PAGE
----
Yes, engineering/machinist files- same thing. Thanks.

    2. Hi James i use a single cut (bastard file) bahco file for most of my woodworking tools ie card scrapers ,flattening the tops of saw teeth ,draw knife sharpening to mention just a few i am so grateful to Paul for showing us these hints n tips and saving us a lot of money ,not having to buy the not so good tools is something i’m so thankful for

  6. I’ve read it is possible also to resharpen files in acid bath. Probably you could go even farther with it.

    1. Recently I saw what was called a file sharpening with a copper scraper made out of the flattened end of a piece of ½ inch copper water pipe, brushed with a wire brush and/or card file, bathed in an acid bath, then naturalized the acid on the file with baking soda.
      While he calls it “sharpening the file” to me it seems that what is being done is the cutting points are being cleaned.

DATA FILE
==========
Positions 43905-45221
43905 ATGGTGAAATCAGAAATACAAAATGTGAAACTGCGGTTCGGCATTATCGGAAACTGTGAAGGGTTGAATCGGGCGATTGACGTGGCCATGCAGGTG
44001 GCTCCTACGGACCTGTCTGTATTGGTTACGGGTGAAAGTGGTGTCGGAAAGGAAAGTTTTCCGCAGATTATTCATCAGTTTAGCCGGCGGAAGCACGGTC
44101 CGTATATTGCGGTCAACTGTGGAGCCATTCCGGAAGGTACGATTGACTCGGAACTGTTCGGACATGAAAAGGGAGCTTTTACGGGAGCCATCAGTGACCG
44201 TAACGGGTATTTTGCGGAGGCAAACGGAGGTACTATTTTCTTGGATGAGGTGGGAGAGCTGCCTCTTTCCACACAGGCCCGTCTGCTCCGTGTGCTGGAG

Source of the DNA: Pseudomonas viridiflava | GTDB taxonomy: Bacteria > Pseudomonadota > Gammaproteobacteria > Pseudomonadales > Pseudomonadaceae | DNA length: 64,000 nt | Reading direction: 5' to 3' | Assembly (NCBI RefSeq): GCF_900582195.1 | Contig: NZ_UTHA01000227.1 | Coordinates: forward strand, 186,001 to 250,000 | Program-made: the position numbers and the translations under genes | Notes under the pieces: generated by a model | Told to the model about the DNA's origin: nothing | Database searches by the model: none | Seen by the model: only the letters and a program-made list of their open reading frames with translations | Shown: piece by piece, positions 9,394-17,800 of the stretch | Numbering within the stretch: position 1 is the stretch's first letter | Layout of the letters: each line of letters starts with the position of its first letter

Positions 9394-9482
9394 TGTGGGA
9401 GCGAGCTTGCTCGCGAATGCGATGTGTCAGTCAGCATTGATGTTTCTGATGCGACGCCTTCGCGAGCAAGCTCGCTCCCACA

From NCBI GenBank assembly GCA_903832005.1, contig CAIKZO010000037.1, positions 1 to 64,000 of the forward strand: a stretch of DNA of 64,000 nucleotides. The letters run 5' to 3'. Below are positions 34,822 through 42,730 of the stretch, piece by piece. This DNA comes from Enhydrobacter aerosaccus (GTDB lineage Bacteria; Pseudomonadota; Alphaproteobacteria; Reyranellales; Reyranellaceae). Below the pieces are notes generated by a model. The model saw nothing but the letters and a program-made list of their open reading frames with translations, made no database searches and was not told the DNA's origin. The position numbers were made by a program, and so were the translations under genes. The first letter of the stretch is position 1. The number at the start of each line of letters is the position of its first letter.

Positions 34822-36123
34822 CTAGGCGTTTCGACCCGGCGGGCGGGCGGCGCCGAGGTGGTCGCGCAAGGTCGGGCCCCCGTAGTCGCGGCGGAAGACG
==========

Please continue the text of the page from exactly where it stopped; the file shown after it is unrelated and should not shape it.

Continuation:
7. Amazon is now sold out of Bahco X-Slim Taper Files.
    LOL. That didn’t take long 😉

  8. I’ve always used them in all sizes. The reason I got them first for saw sharpening was because they were the cheapest saw files I found “go figure” as the yanks would say. As always thanks very much Paul and team

    1. It’s all about the size really, 5or6 inch saw files will work well for anything from 20tpi down the about 7 tpi. I’ve only used the large saw for my 4 tpi and I only use that saw for 3 to four inch hardwoods. I prefer getting the yard to rip it down for me

  9. I finally found a good local supply of Bahco here in Australia but unfortunately they are right now going out of business. Masters is closing down, they have up to 60%-70% off this weekend so if your reading this in Aus hurry into your local Masters and stock up on Bahco. Unfortunately Bunnings (the bigger surviving hardware chain here) don’t stock Bahco, last time I checked they only had the Nicholson rubbish. But if you have a look at the Nicholson 4inch flat you might still find a good one, for some reason the packet had Made in USA, even though I just checked then and it has Mexico stamped in the file. I’m not sure why but this little 4 inch is much better than the other larger Nicholson’s, perhaps I was just lucky and got some old stock. My older 4inch Nicholson warding bastard has Australia stamped in, this file has lasted me for over 20 years now and is still usable!